Cervantes himself has been chastised by literary critics for being too hard on his “hero.” In a 1998 essay in The New York Review of Books, the Belgian writer Simon Leys described Cervantes’s attempt to write a best seller by debunking the literature of Chivalry popular in his time,  and how critics from Montherlant to Unamuno to Nabokov criticized him for dwelling on Quixote’s absurdity at the expense of his humanity. If not for Quixote’s lovability, how does one account for the staying power of the book, which is really just an endless series of variations on the theme of Quixote’s foolishness?

I think that part of Don Quixote’s continued appeal lies in the added value of “sincerity” as a heroic virtue in modern times. However “deluded” Quixote is—and one can make a good case that Cervantes actually proves what he sets out to disprove, namely, that Chivalry exists—Don Quixote not only believes in the principles that he sets forth but acts on them. It isn’t by success that we judge the Good Don but by the sincerity of his efforts; and it may even be the futility of his actions (think of Beckett’s line: “I don’t care about success. I only care about failure.”) that makes us love and identify with him.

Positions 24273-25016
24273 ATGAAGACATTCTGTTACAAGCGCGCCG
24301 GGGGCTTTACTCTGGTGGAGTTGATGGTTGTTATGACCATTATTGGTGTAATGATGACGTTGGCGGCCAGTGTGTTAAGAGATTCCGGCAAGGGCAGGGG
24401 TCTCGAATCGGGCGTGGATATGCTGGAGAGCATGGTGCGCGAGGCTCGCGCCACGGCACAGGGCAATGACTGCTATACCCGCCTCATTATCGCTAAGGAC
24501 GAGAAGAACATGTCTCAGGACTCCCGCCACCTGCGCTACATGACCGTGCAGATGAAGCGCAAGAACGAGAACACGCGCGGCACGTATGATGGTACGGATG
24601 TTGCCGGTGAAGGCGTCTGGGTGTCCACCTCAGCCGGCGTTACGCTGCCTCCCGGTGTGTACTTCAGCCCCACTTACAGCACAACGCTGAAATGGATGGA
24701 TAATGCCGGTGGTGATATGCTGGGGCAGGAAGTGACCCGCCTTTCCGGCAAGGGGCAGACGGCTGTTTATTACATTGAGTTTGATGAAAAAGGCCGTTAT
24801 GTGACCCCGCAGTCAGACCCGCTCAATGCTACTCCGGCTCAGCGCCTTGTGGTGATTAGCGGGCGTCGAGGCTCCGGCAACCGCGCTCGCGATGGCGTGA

This suggests another aspect to the hero that’s become more obvious in modern times as our attitude toward strength and power has shifted, and many of us consider these qualities evil by definition. Leys identifies Quixote as a “loser,” saying that  “the successful man adapts to the world. The loser persists in trying to adapt the world to him. Therefore all progress depends on the loser.”  If we think of Christ on the Cross, the loneliness of the Buddha, or the many times that Odysseus escapes certain death only by the whim of a bored god or goddess, it’s true that the  the “loser” aspect of the hero accounts for a great part of his attractiveness, and that in our success-driven atmosphere originality and clear-sightedness may be even more unpopular than they were in Plato’s cave.